Career Advice

Professional Jobs in HE

It’s More Than Research and Lecturing

A lot of people limit their consideration of careers in universities in lecturing or research, but universities offer opportunities for you to pursue other career paths too.

Universities are huge, complex organisations. When you are trying to find the right member of staff to help you with a particular issue, this can prove to be challenging. When you are looking for a new job though, that complexity can represent an opportunity. In the 2016/17 academic year, UK universities employed over 400,000 staff*, of whom 49% were on academic contracts, and many others were employed in Professional / Managerial / Support Services in a wide range of roles.

These professional roles aren’t the traditional university teaching or researcher roles but they are alike in many other ways. They benefit from similar pay scales, holidays and benefits packages, such as subsidised childcare. Many offer opportunities for retraining or developing different skills sets beyond research or lecturing. These roles can also include opportunities for travel, attending conferences, and sometimes even doing research in the area you are working in, so they can satisfy many of the criteria which people seek in more traditional academic discipline roles.

These jobs can often be hidden from you if you are a student or a researcher, but it’s worth seeking out the services they offer to help you make the most of your time in the university. They can often help and support you while you are a student or researcher, helping you to make a success of your time there. Often by interacting with these people and the services they provide, you can gain further insight into their activities, which can often pique your interest or open up new career ideas for you.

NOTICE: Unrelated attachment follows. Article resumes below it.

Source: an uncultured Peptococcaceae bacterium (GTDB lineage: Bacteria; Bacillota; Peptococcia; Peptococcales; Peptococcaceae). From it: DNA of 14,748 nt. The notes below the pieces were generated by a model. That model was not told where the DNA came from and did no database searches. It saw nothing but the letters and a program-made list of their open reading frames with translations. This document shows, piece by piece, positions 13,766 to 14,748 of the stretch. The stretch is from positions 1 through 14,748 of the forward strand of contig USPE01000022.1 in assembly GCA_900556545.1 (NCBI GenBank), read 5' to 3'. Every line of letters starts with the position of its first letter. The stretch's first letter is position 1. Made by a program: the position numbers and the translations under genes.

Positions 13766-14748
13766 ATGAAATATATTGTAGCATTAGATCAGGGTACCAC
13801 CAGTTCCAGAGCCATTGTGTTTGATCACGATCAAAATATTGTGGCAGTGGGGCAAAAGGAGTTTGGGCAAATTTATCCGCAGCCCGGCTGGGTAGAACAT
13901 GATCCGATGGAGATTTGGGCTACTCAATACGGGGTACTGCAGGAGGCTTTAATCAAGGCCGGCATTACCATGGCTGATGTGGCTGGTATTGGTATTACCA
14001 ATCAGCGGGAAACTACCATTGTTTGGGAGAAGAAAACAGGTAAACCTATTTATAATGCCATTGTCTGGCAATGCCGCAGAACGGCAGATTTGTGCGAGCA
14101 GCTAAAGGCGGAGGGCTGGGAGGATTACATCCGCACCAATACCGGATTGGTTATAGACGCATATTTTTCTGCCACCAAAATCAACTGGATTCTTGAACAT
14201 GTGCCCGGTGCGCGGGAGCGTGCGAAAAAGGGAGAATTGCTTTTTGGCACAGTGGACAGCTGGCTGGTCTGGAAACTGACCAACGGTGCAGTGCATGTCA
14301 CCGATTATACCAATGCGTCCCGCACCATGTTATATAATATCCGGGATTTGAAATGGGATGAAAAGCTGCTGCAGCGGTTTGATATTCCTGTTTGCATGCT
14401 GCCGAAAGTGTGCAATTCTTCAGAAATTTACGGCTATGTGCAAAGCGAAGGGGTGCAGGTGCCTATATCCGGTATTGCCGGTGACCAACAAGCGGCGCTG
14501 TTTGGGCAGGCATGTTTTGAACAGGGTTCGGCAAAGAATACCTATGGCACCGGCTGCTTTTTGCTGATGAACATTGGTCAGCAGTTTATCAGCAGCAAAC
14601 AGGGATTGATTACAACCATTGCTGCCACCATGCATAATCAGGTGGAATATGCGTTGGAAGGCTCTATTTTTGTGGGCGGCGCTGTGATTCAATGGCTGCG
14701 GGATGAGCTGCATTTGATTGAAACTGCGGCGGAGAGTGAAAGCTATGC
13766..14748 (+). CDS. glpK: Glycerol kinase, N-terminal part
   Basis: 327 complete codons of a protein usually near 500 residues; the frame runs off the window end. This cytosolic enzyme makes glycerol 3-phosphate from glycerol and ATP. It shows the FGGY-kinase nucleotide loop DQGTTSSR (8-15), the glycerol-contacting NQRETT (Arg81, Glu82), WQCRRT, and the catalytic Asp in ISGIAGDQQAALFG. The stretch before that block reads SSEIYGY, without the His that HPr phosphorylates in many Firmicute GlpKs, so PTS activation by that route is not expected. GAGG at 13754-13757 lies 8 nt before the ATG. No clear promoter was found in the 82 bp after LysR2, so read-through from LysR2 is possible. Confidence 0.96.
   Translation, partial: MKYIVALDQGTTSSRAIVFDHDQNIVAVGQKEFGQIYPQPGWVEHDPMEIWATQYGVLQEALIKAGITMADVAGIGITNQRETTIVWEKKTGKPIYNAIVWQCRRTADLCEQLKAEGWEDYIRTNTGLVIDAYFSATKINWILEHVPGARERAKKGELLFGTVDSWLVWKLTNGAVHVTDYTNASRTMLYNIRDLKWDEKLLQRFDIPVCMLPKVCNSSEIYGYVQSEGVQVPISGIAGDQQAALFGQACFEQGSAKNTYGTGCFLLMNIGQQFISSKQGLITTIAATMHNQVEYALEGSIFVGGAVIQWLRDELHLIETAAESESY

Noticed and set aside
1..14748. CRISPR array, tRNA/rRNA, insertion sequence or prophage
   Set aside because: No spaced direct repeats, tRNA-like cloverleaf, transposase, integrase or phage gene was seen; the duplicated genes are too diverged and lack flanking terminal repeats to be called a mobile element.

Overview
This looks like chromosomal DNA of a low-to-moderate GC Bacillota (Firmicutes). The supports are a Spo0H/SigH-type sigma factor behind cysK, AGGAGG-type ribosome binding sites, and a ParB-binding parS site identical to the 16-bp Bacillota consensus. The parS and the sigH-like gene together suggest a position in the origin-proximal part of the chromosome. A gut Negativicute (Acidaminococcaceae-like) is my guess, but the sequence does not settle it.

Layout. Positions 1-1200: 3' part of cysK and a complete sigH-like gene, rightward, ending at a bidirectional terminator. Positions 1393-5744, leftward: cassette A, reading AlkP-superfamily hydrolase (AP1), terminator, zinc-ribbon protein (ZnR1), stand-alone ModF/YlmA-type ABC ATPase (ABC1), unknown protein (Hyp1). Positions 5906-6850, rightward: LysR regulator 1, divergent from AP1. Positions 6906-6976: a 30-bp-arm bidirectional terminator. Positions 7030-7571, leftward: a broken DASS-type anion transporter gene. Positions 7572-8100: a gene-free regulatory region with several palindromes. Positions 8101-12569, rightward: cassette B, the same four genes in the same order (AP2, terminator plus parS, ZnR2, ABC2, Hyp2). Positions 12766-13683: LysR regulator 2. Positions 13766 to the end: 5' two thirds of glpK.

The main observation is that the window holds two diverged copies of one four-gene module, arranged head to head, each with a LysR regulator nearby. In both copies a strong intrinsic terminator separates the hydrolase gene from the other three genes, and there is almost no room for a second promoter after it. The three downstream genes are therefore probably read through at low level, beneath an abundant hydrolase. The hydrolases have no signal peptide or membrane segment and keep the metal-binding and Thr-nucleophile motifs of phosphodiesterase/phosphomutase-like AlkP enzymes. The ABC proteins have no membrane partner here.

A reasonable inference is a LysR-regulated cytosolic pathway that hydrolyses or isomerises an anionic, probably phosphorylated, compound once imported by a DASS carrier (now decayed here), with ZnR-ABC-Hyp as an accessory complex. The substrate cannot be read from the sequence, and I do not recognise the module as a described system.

Think about the different departments at a university, not the schools built around different disciplines; instead, think of the other departments that support them. These include, but are not limited to, student services, research offices, employer liaison and careers and employability services. These departments are all integral to the university and essential to their success.

Let’s look at some of these departments and the types of jobs they can offer a little more closely.

Research offices. 

UK universities received nearly £8bn in research income in 2016/17*. Their research offices are crucial to securing and protecting that revenue stream. They provide support to researchers from applying and managing grants, through to helping them to exploit any intellectual property developed.

Student support.

Going away from home to university for the first time can be challenging for some students. Roles in these services can cover everything from international student liaison to student health and welfare services, and offer excellent opportunities for people wanting to work with, and help others.

Careers and employability services.

Universities are recognising more and more the importance of equipping their students with the employability skills they need to service in an ever-changing working environment. A range of roles exists to help deliver this training to students. Many universities now offer this training and support to postgraduate students and early career research staff too. These services can also offer opportunities for working directly with employers, and provide an excellent way for you to build up your professional network.

Many staff enjoy the collegiate feel of working within a university and while they are not without their challenges – change may be slow for example, many people enjoy long and rewarding careers working at universities.

They can also provide you with continuity. You might develop personal commitments in a particular location during your study or while you are on a post-doc or temporary contract after your studies. You might enjoy your time at a university so much that you want to stay in that location and develop your life and career there.

The skills and experience you can gain though from working in a large complex organisation, are highly sought after and often directly transferable to other large organisations, anything from NGOs to the civil service or local government and large corporations. If you do find yourself ready to move on a period of employment with a university can really strengthen your employment prospects.

So, if you want to establish or continue your career at a university make sure you explore all of the opportunities that they have to offer.

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